Master of Science
Cregan, Sean P
Apoptosis is a highly regulated mode of cell death in the development and progression of neurodegenerative diseases and neuronal injuries. The Bcl-2 protein family are key regulators of the intrinsic mitochondrial apoptotic pathway. Our lab and others have demonstrated that the pro-apoptotic Bcl-2 family member Bax plays a prominent role in regulating neuronal apoptosis. Eltrombopag has been identified as an inhibitor of Bax in in vitro non-neuronal cells. We hypothesized that Eltrombopag would provide neuroprotection against Bax-mediated apoptosis in neurons. Specifically, we investigated whether Eltrombopag could inhibit apoptosis induced by ER-stress using Thapsigargin and oxidative stress using 6OHDA, both of which we have previously shown to be Bax-mediated. In both models of neuronal apoptosis, Eltrombopag administration prevented cytochrome-3 release, inhibited caspase-3 activation, and attenuated neuronal death. Our findings suggest that utilizing Eltrombopag as an inhibitor of the Bcl-2 family protein Bax may be therapeutic in attenuating disease and injury-associated neuronal apoptosis.
Summary for Lay Audience
Death of neurons, the primary cell type within the brain, plays a key role in many different neurodegenerative diseases, such as Parkinson’s disease, Alzheimer’s disease, and Huntington’s disease, as well as different types of brain injuries like stroke and concussions. There are many different ways that neurons may die, and targeting the mechanisms that are responsible for neuronal death is a possible form of therapeutics to treat these diseases and injuries. One way that neurons can die is by apoptosis. Apoptosis is a very regulated form of cell death, which means that there is the opportunity to target and prevent this type of cell death when it is implicated in diseases and injuries. When a cell experiences a stressor, such as damage to DNA, stress to the endoplasmic reticulum, or oxidative stress a specific apoptotic pathway called the intrinsic mitochondrial pathway can become activated. A key protein that is required for activation and recruitment of this pathway is Bax. When Bax becomes activated, as a result of cellular stress, it translocates to the mitochondria and triggers the rest of the intrinsic pathway, ultimately resulting in the cell dying. Therefore, if we can stop Bax from becoming activated and initiating this pathway, we can prevent apoptotic death from occurring. One way to prevent Bax from becoming activated in response to stress is to use a pharmacological small molecule that can bind to Bax and inhibit it. Eltrombopag is a drug that has been shown to be able to bind to Bax and keep it in its inactive form. We wanted to see if Eltrombopag could prevent neuron death caused by toxins that are known to induce neuronal apoptosis. To do this we treated neurons with a compound that causes apoptosis in the presence or absence of Eltrombopag and assessed neuronal survival. We found that neurons that received Eltrombopag were partially protected against the effects of the apoptotic toxins, as seen by increased survival and decreased proxy measurements of apoptosis. These results suggest that Eltrombopag may be of therapeutic benefit when trying to attenuate neuronal death that is implicated in neurodegenerative disease and injuries.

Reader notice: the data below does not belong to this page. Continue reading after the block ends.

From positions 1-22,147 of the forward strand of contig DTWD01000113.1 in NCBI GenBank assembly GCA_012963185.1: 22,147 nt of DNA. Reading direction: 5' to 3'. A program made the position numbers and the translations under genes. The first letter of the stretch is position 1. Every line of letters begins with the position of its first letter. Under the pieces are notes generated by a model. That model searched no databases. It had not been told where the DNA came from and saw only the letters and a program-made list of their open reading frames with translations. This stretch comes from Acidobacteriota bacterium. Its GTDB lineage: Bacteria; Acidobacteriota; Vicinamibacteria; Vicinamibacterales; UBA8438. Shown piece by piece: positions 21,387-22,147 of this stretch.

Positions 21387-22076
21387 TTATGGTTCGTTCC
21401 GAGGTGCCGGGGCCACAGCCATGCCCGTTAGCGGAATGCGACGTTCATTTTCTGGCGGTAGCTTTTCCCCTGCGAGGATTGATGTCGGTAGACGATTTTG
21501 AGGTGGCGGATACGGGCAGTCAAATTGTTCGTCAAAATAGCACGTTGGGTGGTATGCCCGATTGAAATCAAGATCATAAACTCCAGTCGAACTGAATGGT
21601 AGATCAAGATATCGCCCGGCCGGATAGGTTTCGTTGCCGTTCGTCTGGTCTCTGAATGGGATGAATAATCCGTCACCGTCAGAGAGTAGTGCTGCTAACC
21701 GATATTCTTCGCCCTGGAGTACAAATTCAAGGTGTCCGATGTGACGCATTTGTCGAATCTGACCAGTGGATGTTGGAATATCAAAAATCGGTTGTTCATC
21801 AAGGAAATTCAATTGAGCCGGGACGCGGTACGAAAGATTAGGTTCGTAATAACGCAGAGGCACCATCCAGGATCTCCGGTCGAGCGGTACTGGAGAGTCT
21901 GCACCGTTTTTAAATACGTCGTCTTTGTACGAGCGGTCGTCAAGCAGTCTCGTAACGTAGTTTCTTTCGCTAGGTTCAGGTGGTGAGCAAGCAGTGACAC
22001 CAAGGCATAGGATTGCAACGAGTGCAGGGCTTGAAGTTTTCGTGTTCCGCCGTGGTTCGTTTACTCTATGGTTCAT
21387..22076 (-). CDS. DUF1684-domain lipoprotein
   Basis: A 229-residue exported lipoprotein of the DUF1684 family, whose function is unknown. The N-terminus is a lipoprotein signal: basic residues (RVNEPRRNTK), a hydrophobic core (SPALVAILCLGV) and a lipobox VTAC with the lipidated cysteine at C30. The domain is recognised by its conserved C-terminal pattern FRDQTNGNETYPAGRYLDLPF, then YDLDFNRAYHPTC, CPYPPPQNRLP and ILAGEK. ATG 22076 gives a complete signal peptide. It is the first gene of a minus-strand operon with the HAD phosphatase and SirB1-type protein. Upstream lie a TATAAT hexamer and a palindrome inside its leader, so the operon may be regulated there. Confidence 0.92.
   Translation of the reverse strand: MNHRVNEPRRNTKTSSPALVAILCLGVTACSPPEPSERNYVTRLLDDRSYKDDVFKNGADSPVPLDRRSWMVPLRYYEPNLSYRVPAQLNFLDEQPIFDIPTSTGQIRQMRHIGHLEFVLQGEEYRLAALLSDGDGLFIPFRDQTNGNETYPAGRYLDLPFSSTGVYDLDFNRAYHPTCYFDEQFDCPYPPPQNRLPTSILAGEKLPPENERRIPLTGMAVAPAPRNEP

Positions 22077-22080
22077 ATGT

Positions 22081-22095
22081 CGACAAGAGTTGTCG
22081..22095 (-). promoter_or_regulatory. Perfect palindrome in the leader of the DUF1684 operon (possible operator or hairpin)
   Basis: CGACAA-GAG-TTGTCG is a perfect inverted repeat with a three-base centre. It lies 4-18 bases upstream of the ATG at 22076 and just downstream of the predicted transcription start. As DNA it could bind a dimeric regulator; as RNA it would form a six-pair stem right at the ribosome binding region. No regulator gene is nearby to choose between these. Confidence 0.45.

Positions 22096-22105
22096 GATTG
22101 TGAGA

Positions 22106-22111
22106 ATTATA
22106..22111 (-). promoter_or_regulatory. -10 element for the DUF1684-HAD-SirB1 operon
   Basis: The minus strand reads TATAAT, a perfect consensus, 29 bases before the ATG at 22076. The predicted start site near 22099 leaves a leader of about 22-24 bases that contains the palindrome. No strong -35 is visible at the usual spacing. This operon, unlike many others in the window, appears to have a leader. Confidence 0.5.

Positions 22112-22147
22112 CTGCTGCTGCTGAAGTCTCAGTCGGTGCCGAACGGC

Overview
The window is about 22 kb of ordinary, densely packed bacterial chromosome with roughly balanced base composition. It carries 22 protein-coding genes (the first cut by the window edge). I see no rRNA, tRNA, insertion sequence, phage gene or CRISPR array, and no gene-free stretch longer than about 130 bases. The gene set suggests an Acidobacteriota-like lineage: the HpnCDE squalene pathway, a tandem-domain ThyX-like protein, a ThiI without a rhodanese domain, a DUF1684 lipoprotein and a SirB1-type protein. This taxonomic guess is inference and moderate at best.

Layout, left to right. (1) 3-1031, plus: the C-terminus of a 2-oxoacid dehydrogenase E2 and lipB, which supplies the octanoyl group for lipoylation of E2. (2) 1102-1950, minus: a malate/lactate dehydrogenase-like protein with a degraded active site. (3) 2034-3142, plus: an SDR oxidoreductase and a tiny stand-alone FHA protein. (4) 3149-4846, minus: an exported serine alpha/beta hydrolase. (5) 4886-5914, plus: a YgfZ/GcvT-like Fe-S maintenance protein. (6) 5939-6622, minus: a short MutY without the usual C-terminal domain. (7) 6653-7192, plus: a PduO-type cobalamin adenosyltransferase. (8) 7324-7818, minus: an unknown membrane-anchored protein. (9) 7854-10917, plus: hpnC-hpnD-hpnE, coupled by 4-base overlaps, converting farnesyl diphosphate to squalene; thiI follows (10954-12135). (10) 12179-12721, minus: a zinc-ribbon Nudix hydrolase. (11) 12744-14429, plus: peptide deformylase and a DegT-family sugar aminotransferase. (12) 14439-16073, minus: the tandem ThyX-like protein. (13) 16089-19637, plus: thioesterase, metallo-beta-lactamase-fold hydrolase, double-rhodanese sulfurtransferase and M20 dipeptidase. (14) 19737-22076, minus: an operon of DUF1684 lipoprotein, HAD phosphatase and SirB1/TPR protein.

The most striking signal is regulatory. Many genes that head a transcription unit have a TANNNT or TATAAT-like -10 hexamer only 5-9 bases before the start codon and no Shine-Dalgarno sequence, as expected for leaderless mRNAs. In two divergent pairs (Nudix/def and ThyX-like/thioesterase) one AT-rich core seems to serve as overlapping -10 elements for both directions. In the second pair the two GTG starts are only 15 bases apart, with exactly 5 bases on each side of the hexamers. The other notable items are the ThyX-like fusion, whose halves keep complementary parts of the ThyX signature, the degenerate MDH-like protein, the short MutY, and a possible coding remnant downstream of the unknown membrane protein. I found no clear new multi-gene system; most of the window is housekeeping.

Beda, Jordyn, "Investigating the neuroprotective effects of pharmacological Bax inhibition" (2024). Electronic Thesis and Dissertation Repository. 9922.
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